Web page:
15 Mr. Scott, we have the transcript, and everything you say will be
16 recorded in the transcript. That is what is essential.
17 MR. SCOTT: Thank you, Mr. President.
18 And as I was saying, Mr. Petkovic, good morning.
19 WITNESS: MILIVOJ PETKOVIC [Resumed]
20 [The witness answered through interpreter]
21 THE WITNESS: [Interpretation] Good morning.
22 Cross-examination by Mr. Scott: [Continued]
23 Q. Sir, we discussed briefly yesterday this concept, if you will,
24 that I put to you or explained to you, in terms of we seem to often have
25 this phenomenon, if I can call it that, in these cases: So when crimes
1 are committed by the so-called other side, the victim side tends to
2 suggest and claim -- and all sides, and I'm not picking on the
3 Croats -- the Serbs, the Muslims, do the same thing. When they are on
4 the victim side, they point to the other side and say, These crimes
5 against us were systematic, they were the result of a master plan, they
6 were co-ordinated from the top, et cetera. And then when one is
7 confronted with the crimes committed -- or allegedly committed by its own
8 side, if you will, then those crimes are frequently referred to or
9 characterised as, Well, these are the random acts of individual bad
10 actors, and, you know, people do get out of control, et cetera,
11 et cetera.
12 You remember that discussion, briefly, don't you?
13 A. Well, I don't remember it being exactly like that. The HVO
14 didn't hide anything. And if there was anything out of control, it would
15 be said --
16 Q. Well, let's talk about some of the crimes, some of the more major
17 crimes. Apologies if I cut across. I didn't see the -- all right.
18 Let's talk about some of the crimes, sir, that feature
19 prominently in the -- or alleged crimes, of course, that feature in the
21 The mass arrest and detention of Muslims in July and thereafter,
22 which you've now, I think, made clear was done on your order, in turn on
23 Mr. Boban's direction, the conduct and operation of the camps, the
24 conditions and treatment in the camps, and I mention one aspect, the
25 starvation of the Muslims at Dretelj, the forced labour which you
1 specifically were on notice of and approved, which we discussed
2 yesterday, large-scale expulsions, Mostar, Stolac, I remind you and the
3 courtroom of the report by Markovic to President Tudjman in the fall of
5 "Not a single Muslim left in Stolac."
6 I put it to you, sir, that could not have been simply an
7 accident; the continuous shelling of East Mostar; the destruction of
8 mosques and Muslim religious and cultural sites, the crimes at Ahmici,
9 which we talked about yesterday, the atrocities at Stupni Do, the
10 destruction of the Old Bridge
11 purpose, and I put to you that none of those crimes can be reasonably
12 characterised as the random acts of individual bad actors, can they?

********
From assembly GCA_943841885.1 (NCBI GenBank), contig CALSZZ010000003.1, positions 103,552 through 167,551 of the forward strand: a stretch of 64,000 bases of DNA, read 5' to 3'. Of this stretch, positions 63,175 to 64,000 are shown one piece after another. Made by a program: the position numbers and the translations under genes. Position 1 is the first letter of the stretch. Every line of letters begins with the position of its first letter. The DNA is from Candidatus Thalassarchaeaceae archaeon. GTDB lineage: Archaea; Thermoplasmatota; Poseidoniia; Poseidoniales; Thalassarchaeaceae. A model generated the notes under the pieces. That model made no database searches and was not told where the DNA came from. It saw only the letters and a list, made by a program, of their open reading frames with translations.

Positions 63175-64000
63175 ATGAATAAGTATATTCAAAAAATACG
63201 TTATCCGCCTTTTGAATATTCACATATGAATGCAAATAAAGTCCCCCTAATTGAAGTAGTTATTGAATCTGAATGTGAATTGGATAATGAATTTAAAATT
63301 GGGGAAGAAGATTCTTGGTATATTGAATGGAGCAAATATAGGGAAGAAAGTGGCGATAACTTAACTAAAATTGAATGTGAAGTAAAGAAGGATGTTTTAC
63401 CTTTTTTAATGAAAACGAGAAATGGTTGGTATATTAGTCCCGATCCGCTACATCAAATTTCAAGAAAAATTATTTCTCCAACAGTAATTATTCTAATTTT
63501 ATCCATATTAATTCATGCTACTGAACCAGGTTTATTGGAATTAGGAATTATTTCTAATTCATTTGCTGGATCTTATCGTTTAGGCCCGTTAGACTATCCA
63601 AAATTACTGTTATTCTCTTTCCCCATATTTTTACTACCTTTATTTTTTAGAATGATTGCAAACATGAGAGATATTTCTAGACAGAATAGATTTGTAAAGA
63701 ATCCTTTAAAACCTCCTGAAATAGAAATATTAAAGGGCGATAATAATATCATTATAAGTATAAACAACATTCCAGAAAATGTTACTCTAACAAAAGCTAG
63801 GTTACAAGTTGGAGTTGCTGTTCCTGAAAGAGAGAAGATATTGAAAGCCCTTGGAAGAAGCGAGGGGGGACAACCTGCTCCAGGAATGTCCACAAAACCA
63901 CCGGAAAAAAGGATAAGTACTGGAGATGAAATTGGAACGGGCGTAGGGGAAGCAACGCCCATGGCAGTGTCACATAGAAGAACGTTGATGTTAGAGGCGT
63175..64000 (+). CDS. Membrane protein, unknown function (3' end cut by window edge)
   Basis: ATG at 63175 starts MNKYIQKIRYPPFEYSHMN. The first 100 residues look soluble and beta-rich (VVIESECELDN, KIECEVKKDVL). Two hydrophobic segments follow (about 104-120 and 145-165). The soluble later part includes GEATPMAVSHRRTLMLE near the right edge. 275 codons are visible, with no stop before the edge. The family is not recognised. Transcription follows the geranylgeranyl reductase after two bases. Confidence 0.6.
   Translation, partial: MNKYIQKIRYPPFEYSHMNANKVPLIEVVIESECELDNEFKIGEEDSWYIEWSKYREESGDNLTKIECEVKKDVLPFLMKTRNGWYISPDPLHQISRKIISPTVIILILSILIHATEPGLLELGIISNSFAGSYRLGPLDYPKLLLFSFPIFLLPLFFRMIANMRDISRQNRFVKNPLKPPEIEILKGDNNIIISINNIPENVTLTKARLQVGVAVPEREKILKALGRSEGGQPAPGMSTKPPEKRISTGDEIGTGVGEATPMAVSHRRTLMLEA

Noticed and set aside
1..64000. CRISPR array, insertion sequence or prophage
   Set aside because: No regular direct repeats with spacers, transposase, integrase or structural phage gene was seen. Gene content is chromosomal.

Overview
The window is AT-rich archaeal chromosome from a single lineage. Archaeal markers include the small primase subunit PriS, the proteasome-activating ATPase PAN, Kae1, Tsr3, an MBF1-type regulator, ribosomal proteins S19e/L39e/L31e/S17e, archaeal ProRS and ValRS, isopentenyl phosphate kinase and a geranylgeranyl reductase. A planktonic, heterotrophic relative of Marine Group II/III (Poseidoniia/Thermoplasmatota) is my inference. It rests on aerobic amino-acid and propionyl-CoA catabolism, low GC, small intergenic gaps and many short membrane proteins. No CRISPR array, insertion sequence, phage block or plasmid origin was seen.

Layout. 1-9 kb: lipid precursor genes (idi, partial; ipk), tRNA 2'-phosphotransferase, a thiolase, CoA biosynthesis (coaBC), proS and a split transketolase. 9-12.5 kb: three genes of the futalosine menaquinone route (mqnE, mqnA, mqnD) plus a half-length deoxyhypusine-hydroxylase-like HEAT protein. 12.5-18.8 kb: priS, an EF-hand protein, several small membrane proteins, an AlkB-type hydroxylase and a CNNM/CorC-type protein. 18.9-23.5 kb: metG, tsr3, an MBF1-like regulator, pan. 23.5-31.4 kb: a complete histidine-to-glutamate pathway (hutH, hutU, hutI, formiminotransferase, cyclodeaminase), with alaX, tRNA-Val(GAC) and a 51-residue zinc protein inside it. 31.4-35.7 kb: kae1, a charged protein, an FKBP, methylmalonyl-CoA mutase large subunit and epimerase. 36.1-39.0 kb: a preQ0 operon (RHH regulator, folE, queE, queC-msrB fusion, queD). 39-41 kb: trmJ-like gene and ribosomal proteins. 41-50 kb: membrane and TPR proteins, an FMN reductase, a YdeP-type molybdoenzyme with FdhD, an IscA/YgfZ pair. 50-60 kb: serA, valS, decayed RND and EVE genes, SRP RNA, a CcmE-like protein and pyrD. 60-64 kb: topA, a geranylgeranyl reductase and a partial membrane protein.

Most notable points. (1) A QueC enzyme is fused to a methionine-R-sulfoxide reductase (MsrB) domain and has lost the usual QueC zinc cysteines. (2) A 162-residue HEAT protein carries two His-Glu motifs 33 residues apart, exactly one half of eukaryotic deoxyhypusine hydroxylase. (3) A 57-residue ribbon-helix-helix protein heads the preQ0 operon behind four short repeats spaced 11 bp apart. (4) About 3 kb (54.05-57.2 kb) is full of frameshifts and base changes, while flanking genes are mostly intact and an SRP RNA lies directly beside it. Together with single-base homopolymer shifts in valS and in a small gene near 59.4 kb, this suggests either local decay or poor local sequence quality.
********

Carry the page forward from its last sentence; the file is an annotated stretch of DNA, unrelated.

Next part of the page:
13 A. Well, we should have to look at each individual case, and we
14 would see that cases like that exist too. But as for Markovic, I don't
15 know who sent him, because he wasn't from the Main Staff.
16 Q. Sir, the conducts of the camps to pick and just to pause on one
17 subject, and again our time will be limited, but no one can suggest that
18 the camps which are established and operated clearly on a systematic
19 basis, you can't say the camps are operated based on the random acts of
20 individuals. There was a system in place, there were administrations,
21 there was reporting, there was the need for resources, there were the
22 need for logistics, there was a systematic process for the taking out of
23 prisoners for forced labour. You can't possibly suggest, sir, I put to
24 you, that that is the product -- that those are the products of
25 individual bad acts, can you?
1 A. No, I didn't say that it was the act of individuals, but what I'm
2 saying is that it wasn't everywhere the way you want to describe it.
3 Q. And the reality is, sir -- and we don't have time, really, today
4 to beat around the bush, so to speak. The reality is the HVO and
5 Herceg-Bosna authorities did nothing to prosecute or punish any of the
6 crimes that I have just put to you, did they?
7 A. Well, the HVO and the authorities did prosecute quite a number of
8 people, and there were criminal reports. And this has been proved during
9 this trial for certain acts committed. So you can't say that the HVO did
10 not prosecute its own people or, rather, file criminal reports. Now, I
11 don't want to go into court procedure and how that is done further on.
12 Q. Well, we'll come to that in a moment. But if I were to represent
13 to you that, for example, based on a conversation with Mr. Siljeg, in
14 which he was asked, Did you, during the time you were the operative zone
15 commander from approximately October 1992 to December 1993, did you ever
16 request or initiate any investigation into alleged war crimes by an HVO
17 officer and soldier, and Mr. Siljeg answered that question, No, would